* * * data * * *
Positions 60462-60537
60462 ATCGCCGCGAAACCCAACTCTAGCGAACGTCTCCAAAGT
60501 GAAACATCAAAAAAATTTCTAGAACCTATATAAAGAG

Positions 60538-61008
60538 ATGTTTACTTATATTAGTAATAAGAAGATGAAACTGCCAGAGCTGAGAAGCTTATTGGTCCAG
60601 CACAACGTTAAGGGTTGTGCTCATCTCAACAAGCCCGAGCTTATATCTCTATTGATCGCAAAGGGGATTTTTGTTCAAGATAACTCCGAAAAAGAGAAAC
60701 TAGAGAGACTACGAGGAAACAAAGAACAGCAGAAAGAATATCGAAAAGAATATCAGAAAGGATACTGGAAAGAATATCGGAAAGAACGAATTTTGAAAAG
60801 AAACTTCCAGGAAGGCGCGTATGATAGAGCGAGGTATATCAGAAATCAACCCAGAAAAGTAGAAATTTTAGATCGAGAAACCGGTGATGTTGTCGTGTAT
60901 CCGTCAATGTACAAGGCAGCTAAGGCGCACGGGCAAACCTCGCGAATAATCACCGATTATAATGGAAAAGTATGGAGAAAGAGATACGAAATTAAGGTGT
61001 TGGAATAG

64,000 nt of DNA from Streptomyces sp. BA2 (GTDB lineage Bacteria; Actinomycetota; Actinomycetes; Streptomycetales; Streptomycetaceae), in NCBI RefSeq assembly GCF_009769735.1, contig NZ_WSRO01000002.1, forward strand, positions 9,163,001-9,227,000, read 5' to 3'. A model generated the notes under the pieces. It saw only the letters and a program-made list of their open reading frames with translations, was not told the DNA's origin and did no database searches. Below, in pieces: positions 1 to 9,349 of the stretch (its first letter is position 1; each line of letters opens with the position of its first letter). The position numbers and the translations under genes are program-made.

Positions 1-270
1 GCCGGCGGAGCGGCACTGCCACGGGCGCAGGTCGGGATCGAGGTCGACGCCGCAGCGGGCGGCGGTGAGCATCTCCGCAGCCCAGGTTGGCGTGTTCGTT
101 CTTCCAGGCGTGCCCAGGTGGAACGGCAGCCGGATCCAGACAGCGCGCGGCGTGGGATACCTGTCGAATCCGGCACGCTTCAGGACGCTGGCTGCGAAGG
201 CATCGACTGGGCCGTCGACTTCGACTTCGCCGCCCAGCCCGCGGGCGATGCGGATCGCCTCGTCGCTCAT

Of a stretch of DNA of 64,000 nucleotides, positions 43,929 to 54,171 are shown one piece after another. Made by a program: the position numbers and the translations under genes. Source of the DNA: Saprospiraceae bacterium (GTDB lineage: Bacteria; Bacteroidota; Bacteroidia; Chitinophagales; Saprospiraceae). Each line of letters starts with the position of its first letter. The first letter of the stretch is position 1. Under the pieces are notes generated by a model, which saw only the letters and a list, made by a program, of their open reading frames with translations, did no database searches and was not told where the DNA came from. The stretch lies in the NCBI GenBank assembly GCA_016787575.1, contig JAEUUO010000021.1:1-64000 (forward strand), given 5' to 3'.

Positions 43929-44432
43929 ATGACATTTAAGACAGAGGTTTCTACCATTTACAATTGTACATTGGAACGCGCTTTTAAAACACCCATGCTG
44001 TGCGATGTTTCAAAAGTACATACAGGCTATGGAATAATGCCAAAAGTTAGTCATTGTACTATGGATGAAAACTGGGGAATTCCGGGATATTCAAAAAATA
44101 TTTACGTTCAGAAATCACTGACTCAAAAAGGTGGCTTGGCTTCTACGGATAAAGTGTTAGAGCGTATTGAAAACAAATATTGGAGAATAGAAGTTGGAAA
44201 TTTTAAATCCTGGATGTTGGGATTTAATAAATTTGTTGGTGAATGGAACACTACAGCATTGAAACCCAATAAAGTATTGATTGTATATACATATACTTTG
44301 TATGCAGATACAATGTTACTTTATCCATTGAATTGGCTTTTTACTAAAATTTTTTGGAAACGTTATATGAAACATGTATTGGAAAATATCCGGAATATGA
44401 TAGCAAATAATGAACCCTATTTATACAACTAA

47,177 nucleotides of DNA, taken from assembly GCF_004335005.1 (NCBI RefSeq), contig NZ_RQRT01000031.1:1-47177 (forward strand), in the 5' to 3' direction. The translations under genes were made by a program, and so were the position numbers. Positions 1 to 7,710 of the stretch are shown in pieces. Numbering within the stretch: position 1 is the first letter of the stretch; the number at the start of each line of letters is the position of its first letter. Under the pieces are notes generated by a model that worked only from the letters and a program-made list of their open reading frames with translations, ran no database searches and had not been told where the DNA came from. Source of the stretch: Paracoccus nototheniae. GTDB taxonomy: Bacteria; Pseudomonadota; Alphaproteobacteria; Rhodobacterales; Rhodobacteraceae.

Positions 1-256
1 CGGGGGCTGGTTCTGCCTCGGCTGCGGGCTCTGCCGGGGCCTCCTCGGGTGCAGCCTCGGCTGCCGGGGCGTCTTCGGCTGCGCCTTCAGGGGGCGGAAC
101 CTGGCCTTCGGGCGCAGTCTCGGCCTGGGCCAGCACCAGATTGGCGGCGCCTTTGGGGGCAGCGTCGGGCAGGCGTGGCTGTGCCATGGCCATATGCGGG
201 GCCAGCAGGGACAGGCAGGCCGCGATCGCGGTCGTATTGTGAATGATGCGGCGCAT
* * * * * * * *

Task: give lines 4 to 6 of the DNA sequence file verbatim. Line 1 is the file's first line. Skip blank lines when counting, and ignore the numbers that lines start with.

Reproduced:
Positions 60538-61008
60538 ATGTTTACTTATATTAGTAATAAGAAGATGAAACTGCCAGAGCTGAGAAGCTTATTGGTCCAG
60601 CACAACGTTAAGGGTTGTGCTCATCTCAACAAGCCCGAGCTTATATCTCTATTGATCGCAAAGGGGATTTTTGTTCAAGATAACTCCGAAAAAGAGAAAC